Sony To Court: Of Course We're Allowed To Contractually Screw Over Our Artists

from the that's-how-this-works dept

For quite some time now, we’ve been pointing out that the hatred directed at Spotify and other music streaming services in some circles is misplaced. Spotify is paying out a ton of money to the copyright holders (approximately 70% of its revenue). The problem is that much of that money is staying with the labels rather than being passed on to the artists. Earlier this year, in fact, we wrote about a detailed report by Ernst & Young, in cooperation with a European music label trade group, that revealed just how lopsided some of these deals end up being:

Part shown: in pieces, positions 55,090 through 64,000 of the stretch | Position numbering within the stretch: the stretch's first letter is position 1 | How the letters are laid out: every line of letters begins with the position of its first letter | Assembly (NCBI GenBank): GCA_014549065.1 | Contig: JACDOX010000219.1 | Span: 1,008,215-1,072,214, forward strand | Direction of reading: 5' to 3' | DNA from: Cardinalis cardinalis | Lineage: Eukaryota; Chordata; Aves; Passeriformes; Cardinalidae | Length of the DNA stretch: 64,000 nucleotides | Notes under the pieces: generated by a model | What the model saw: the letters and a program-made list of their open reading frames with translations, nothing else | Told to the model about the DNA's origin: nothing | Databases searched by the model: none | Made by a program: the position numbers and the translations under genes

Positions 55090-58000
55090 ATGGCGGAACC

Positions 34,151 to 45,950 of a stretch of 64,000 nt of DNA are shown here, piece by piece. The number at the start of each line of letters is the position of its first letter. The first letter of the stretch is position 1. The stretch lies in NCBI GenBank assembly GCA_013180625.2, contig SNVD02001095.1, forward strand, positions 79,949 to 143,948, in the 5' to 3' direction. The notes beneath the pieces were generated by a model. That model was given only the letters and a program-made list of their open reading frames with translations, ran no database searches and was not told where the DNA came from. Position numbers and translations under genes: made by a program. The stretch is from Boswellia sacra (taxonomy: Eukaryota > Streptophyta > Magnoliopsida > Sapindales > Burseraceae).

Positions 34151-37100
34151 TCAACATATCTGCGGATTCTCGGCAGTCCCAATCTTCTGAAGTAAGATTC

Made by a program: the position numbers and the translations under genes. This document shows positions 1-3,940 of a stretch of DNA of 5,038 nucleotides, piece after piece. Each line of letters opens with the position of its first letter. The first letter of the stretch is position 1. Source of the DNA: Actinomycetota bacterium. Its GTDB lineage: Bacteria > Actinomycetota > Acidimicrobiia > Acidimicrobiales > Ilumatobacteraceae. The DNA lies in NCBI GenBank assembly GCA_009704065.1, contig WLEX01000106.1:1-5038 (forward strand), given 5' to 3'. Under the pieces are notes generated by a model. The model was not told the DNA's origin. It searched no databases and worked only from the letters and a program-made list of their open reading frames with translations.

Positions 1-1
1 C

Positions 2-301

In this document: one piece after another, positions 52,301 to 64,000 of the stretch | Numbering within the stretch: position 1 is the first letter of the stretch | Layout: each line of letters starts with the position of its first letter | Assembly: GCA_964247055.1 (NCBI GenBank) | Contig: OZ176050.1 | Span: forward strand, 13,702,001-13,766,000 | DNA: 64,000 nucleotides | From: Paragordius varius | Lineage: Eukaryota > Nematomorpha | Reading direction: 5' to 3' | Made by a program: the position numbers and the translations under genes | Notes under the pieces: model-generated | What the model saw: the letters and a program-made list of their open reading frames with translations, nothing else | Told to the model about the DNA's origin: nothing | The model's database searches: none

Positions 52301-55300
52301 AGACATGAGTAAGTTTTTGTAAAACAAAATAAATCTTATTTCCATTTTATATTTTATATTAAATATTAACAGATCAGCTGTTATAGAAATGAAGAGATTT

That’s the breakdown of how subscription fees are distributed. The vast majority goes to the labels and only a small portion goes to artists and songwriters directly. Now, some of that label money may make it to artists through other means — eventual royalty payments should an artist ever recoup, but we all know how rare that is.

And that brings us to an interesting lawsuit that was actually first filed last year from a bunch of artists associated with American Idol, filed by “19,” a management company connected to the show. Originally, the lawsuit had been a typical one concerning the question of whether online streaming counts as a license or a sale for the purposes of the contracts (music contracts pay much higher rates to artists for licensing rather than “sales” and there have been a bunch of lawsuits around that). However, once the Sony-Spotify 2010 contract was leaked a couple of months back, the lawsuit was amended to specifically argue that Sony chose to structure its deal with Spotify in a way that purposely kept revenue from artists.